Sales of organic poultry, meat and fish have reached over $1 billion for the first time in 2017, according to the Organic Trade Association’s (OTA) 2018 Organic Industry Survey. Sales increased a little more than 17 percent to $1.2 billion in value. Changing consumer attitudes and dietary trends are leading drivers for the increased sales.
Market growth in sales volumes of organic poultry from 2016 to 2017 was more than four times that of conventional poultry, nearing nine percent. There were over 19 million organic broilers and 410 thousand organic turkeys that were produced in 2016, according to USDA’s Economic Research Service. Further growth of the industry is somewhat hampered by the availability of organic grain along with concerns regarding fraudulent grain imports.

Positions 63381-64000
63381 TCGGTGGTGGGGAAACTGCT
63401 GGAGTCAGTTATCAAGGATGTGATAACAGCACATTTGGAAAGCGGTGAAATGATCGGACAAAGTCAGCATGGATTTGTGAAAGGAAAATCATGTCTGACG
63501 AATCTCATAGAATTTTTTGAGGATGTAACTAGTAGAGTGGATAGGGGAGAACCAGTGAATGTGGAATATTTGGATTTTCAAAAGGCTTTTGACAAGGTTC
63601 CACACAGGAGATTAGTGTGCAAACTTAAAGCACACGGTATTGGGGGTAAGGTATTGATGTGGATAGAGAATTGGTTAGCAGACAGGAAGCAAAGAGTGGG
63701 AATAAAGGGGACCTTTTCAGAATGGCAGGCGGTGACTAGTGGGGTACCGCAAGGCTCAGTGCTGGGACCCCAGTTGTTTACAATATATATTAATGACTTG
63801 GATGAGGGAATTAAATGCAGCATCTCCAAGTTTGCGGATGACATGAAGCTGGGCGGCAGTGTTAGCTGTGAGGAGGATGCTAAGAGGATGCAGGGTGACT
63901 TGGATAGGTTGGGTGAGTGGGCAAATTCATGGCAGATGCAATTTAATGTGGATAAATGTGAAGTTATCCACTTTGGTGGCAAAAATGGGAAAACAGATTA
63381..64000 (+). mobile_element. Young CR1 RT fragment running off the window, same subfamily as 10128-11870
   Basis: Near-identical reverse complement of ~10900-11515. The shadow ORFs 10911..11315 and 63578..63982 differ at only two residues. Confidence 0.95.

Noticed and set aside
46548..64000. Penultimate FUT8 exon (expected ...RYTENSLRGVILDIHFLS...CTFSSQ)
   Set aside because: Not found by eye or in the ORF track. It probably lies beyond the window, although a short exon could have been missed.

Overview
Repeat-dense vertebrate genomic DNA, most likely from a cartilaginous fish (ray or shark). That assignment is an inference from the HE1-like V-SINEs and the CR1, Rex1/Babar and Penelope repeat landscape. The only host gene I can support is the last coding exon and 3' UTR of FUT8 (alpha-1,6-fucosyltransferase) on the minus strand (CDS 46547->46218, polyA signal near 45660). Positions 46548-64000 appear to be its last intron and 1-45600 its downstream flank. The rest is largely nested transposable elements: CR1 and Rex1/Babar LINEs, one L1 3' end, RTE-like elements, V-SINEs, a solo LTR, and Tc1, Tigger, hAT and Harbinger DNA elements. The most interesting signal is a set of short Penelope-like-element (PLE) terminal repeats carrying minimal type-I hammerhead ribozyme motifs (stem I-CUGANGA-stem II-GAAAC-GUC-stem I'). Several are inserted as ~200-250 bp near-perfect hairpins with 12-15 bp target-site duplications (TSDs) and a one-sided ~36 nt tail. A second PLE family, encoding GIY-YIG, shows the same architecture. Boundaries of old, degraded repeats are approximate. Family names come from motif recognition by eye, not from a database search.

Poultry makes up the largest volume of organic meat sales, but organic beef sales have also been increasing significantly. Organic beef still only accounts for one percent of total retail beef volume, but future growth is anticipated as expansion in organic beef production is expected over the next few years. Strong demand for organic beef allows it to be sold at a premium price, 63 percent higher than conventionally produced beef.
The overall organic industry experienced strong growth of more than six percent in 2017, reaching nearly $50 billion in sales for the first time. Organic products also increased their share of the total food market and now comprise nearly six percent of all food items being sold. OTA also reported that the organic dairy and egg category experienced slow growth in 2017 noting USDA’s withdrawal of the Organic Livestock and Poultry Practices regulation as a potential cause.
Market research from Nielson indicates that this will be another strong year for the organic sector with organic sales for the first quarter of 2018 showing a better growth rate compared to 2017. Some organic commodities demonstrated sales growth of up to 21 percent.